- The Washington Times - Thursday, September 3, 2020

Rep. Matt Gaetz of Florida became the latest Republican congressman Thursday to recommend President Trump pardon former U.S. intelligence contractor and leaker Edward J. Snowden.

Mr. Gaetz, one of Mr. Trump’s staunchest defenders in Congress, suggested on Twitter that the president intervene and end the government’s case against the wanted secret-spiller.

“Edward @Snowden deserves a pardon from President @realDonaldTrump,” Mr. Gaetz said on Twitter in a post tagging each of their accounts on the social media service.

Mr. Snowden quickly shared the congressman’s suggestion with his own 4.3 million Twitter followers, while neither Mr. Trump nor the White House offered any immediate public reaction.

Sen. Rand Paul, Kentucky Republican, indicated he agreed with Mr. Gaetz, meanwhile. “Matt is right,” the senator tweeted later Thursday in support of pardoning Mr. Snowden.

The Department of Justice has charged Mr. Snowden, 37, with violations of the U.S. Espionage Act and criminal theft in connection with leaking classified material to the press.

Mr. Snowden was overseas when he revealed himself to be the source of leaked National Security Agency documents shortly after they were first reported by the media in June 2013.

He was subsequently granted asylum by the Russian government and has lived there for more than seven years as a fugitive from the American justice system.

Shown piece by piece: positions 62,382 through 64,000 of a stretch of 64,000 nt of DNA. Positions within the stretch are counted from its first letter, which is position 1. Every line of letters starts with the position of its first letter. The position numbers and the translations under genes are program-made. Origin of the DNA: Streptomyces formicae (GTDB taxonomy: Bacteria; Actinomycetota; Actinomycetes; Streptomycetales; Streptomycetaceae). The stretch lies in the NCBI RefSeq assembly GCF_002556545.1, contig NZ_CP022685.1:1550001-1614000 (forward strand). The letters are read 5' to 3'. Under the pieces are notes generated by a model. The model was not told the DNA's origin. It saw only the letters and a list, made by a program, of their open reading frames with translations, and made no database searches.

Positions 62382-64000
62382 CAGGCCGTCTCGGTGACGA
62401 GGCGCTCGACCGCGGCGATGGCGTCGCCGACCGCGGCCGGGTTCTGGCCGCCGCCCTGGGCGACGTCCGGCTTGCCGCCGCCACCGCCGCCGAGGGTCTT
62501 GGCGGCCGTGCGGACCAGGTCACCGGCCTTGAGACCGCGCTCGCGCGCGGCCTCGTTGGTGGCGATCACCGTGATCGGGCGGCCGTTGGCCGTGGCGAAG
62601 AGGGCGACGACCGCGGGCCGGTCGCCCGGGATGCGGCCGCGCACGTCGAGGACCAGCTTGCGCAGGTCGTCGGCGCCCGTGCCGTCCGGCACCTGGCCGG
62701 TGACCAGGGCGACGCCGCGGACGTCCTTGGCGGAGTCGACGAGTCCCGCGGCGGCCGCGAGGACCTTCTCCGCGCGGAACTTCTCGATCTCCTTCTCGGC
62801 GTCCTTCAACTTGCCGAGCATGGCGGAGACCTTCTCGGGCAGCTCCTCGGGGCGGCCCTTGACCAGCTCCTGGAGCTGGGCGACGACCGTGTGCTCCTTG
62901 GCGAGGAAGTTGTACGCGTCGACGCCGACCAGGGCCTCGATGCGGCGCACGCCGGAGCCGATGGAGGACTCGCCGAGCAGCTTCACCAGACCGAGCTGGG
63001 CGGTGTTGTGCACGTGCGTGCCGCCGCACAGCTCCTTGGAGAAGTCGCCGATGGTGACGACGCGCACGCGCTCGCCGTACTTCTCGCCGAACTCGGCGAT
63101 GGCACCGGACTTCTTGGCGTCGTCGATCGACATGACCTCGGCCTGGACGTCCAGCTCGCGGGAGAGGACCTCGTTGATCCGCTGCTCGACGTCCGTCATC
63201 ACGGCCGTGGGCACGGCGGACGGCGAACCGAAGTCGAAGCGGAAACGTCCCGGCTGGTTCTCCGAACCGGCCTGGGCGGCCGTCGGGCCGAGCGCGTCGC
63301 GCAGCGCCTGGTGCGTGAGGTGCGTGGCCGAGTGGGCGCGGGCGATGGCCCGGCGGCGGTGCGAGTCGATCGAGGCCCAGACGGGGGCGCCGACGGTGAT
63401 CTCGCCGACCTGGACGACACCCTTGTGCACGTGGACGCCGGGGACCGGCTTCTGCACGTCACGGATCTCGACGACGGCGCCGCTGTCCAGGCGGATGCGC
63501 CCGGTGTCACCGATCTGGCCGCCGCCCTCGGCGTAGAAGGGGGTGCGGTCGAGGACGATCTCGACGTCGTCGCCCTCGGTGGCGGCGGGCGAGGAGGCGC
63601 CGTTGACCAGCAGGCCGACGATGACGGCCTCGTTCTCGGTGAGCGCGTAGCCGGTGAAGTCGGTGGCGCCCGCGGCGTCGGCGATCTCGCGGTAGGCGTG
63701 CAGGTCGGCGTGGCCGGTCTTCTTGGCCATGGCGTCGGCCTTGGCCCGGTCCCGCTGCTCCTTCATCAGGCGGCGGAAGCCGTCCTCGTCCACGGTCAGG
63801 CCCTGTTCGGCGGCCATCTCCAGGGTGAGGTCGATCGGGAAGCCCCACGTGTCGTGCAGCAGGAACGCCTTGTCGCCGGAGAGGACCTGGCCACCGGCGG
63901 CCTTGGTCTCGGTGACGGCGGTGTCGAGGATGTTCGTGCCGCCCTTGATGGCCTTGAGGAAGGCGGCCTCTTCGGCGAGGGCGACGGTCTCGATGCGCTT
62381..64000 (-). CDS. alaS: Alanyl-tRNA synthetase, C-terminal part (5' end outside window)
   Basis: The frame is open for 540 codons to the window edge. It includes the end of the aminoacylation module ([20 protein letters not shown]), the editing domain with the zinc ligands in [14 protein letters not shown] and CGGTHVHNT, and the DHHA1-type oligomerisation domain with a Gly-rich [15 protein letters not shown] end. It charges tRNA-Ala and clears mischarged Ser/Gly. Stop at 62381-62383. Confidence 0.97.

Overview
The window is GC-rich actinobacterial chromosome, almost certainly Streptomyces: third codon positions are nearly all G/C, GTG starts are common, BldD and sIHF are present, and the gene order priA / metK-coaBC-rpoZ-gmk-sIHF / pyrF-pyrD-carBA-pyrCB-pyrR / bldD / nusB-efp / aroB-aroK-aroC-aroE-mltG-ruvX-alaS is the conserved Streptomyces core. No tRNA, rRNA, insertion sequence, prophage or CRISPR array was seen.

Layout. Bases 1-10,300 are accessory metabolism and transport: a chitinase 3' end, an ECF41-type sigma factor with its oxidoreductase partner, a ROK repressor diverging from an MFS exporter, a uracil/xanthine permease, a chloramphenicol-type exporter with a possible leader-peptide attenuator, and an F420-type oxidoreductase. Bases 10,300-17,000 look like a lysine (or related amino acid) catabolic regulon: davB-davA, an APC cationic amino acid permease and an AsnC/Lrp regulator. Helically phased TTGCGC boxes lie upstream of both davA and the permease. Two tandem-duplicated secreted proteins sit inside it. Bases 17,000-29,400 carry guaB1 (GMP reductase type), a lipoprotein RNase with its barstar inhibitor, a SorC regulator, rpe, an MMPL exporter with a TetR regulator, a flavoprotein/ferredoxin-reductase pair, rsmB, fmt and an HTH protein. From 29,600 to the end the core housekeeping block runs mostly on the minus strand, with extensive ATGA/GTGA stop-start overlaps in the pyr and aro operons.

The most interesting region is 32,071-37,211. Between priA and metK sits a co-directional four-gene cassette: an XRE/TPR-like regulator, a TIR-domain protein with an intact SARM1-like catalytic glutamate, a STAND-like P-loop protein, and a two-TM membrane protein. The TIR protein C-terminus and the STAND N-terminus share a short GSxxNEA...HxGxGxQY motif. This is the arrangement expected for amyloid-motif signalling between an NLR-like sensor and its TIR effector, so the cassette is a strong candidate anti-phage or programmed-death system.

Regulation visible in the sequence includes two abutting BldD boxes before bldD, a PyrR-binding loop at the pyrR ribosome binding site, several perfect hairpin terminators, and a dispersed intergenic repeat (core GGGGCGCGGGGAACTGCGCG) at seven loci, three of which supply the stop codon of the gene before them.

Reacting to the leaks after they occurred, Mr. Trump called Mr. Snowden a “traitor” and suggested he should be executed. He recently said he is reconsidering, however.

“There are a lot of people that think that he is not being treated fairly. I mean, I hear that,” Mr. Trump told The Washington Post, the newspaper reported last month.

Rep. Thomas Massie, Kentucky Republican, posted the next day on Twitter that Mr. Trump should pardon Mr. Snowden.

Other members of the Republican Party, including Attorney General William P. Barr, have disagreed and recently echoed the president’s former rhetoric.

“He was a traitor and the information he provided our adversaries greatly hurt the safety of the American people,” he said last month, The Associated Press reported at the time.

Among the documents Mr. Snowden admittedly leaked to the media was classified material detailing the U.S. government’s vast foreign and domestic surveillance capabilities.

The Ninth Circuit Court of Appeals ruled Wednesday that the NSA’s “bulk collection” of phone records — a program exposed by Mr. Snowden and accordingly reformed — violated the law.

In the latest episode of his podcast, “Hot Takes with Matt Gaetz,” the congressman said “the case for a pardon” has never been stronger following the ruling this week.

“If it were not for Snowden, we might not know today that our own government was engaged in an activity that now a federal appellate court has now deemed illegal,” Mr. Gaetz added.

Mr. Gaetz, a lawyer and member of the House Judiciary Committee, has previously been relatively successful and pressing Mr. Trump to act.

The congressman lobbied Mr. Trump to pardon Roger Stone, the president’s convicted former campaign adviser and friend, and correctly predicted he would intervene. Mr. Trump commuted Stone’s prison sentence days before it was scheduled to start.

• Andrew Blake can be reached at ablake@washingtontimes.com.

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